• Baby squirrel: If they fall from a tree being cut down, immediately cease the tree-cutting and leave the babies out for the mother to retrieve. If it is cold outside, put the squirrels on a heating pad on low and place a shirt underneath the squirrels so they do not overheat. If the mother does not retrieve them by nightfall, contact a wildlife rehabilitator.

• Fawn: It is normal for mother deer to leave their fawn alone for long periods of time to avoid attracting predators by the mother’s scent (the young are odorless). Call a wildlife rehabilitator if the fawn is wandering and bleating constantly, or if a clearly lactating, yet dead mother is found nearby.

• Rabbit: Baby bunnies often are left alone so the mother’s scent does not attract predators. Only if the babies have been attacked by an animal or injured should you call a rehabilitator.

• Raccoon: If you find a baby raccoon alone for more than a few hours outside, it is a sign something happened to its mom. Contact a rehabilitator. To avoid orphaning baby raccoons, do not use a trap. To keep them out of your garbage, take the trash out on the morning of pickup, not the night before.

• Skunk: Sometimes baby skunks get separated from their mothers due to their poor eyesight. If you find baby skunks, place a laundry basket upside down over them to hold them in place and give the mother a chance to find them. If she does not retrieve them by the next morning, call a rehabilitator. Remember to move slowly around baby skunks. Even babies can “spritz” if they perceive an attack.

• Bird: It is a myth that if a baby bird is touched by humans, the parents will reject it. The reality is birds have strong maternal instincts and the best thing to do if you find a fallen chick is to put it gently back in its nest.

• Fledgling bird: You may think you see a bird with a broken wing, but many birds in June cannot fly yet because they are fledglings. You can tell if their parents still are taking care of them by watching to see whether adult birds fly over to feed them and by seeing if there are bird droppings on the ground. Birds poop right after they are fed, so fecal material indicates his parents are around.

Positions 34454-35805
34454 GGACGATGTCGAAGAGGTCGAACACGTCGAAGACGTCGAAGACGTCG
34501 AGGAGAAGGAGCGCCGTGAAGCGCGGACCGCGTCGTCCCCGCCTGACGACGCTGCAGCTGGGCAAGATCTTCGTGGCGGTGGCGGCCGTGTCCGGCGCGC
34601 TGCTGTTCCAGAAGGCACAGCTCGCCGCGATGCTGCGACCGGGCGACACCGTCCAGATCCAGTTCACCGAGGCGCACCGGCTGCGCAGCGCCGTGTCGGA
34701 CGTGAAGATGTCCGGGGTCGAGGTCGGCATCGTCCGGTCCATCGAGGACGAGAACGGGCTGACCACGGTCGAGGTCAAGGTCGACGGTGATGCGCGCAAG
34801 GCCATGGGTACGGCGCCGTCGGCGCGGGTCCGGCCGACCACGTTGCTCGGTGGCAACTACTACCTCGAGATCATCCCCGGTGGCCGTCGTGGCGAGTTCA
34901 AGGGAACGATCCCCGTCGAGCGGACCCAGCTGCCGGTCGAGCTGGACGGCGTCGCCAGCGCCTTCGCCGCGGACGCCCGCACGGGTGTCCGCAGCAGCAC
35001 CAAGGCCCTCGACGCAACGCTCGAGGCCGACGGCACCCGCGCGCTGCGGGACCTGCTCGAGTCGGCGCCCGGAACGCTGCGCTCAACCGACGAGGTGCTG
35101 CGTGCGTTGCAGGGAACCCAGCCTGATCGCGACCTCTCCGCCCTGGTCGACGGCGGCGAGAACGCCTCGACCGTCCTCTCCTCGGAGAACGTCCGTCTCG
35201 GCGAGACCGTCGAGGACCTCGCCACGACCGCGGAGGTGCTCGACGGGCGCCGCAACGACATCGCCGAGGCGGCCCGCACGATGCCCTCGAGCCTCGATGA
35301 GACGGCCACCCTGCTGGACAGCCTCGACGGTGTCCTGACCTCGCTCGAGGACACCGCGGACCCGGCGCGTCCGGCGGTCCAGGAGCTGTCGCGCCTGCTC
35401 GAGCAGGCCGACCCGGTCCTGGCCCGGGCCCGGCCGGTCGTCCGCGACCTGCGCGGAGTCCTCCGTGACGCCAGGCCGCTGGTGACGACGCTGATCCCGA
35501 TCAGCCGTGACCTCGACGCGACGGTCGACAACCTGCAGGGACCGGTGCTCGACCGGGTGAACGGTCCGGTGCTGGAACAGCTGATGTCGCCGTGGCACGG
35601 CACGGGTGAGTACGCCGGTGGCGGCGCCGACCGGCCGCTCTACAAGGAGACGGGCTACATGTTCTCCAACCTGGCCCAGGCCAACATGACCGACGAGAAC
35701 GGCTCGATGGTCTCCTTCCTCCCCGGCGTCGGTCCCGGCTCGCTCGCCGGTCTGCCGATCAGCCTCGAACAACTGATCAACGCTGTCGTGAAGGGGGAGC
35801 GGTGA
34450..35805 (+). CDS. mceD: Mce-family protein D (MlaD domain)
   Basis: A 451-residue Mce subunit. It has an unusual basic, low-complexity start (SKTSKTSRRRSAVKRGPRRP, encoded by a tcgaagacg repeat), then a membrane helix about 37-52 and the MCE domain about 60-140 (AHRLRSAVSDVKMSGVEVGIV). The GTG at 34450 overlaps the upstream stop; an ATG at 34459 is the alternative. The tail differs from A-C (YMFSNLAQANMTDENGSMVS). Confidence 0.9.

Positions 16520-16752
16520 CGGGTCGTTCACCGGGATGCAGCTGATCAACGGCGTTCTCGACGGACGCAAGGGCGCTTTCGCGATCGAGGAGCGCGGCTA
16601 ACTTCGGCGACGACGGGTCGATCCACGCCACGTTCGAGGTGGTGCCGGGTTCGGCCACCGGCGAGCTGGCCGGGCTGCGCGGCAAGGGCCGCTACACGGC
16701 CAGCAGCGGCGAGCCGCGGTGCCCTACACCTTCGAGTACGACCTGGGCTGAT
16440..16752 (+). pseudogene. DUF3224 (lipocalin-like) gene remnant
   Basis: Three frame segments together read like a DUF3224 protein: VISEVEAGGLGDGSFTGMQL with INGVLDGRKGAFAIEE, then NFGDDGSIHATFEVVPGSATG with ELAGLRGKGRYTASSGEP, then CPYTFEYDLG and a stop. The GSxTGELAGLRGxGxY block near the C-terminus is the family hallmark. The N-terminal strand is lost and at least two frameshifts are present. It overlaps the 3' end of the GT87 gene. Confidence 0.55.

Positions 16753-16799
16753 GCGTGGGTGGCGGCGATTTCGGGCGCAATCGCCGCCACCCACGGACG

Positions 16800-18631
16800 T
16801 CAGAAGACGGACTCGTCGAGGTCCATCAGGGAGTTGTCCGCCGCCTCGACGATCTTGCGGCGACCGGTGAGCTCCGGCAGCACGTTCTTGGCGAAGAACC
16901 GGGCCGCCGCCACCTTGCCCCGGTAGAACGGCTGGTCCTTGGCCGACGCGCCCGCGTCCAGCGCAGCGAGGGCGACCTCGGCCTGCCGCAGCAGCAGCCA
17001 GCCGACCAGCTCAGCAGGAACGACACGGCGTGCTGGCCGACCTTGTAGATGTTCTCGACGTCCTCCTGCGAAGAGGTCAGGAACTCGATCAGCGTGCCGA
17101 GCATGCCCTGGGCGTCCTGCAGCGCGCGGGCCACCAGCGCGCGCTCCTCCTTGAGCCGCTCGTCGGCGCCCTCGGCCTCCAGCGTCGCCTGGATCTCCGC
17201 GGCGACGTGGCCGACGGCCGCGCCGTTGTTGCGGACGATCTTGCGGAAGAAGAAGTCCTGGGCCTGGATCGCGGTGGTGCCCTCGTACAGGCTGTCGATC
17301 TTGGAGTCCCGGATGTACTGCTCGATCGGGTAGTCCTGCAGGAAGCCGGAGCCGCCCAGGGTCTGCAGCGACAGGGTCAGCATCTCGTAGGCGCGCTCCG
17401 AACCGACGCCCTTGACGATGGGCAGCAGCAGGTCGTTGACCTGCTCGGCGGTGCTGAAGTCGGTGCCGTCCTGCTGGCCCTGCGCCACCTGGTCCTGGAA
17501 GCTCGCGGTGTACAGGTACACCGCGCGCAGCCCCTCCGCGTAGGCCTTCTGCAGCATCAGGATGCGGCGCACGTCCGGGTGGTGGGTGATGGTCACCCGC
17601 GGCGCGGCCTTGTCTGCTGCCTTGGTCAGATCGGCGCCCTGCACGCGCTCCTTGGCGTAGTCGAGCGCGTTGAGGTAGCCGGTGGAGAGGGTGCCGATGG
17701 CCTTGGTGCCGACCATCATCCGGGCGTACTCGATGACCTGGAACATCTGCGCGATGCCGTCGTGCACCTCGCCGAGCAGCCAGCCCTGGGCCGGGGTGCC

DO’S AND DON’TS

• “The main thing is, people should realize songbirds live on the ground as fledglings for three days before they fly, and people think it’s an injured bird that’s left the nest,” said Michelle Dandoy, office manager at Sweeten Creek Animal and Bird Hospital. “The parents will come back and take care of them. We get inundated with fledglings, which should be left alone. It’s OK to move them to a safe location nearby if they are on a driveway or road.”

• “You can pick them up and move them.” What no one should ever do is touch baby raccoons with their bare hands, she said. “Use an instrument to pick them up. They can carry rabies.”

• Bunnies live on their own at four inches or longer. Leave them alone if they are four inches or greater and not injured. “They die very easily. Put them in a box, give them a little water, no food, and leave them alone until you can get them here or to a rehabilitator,” Dandoy said.

• If you find squirrels out of the nest, observe for a few hours because sometimes the mothers return to retrieve them.

• If attacked by a cat or other animal, bring the bird or small creature in for treatment or antibiotics, she said. If the animal is attracting flies or insects, been hit by a car or has other obvious injuries, also bring them to the vet or rehabber.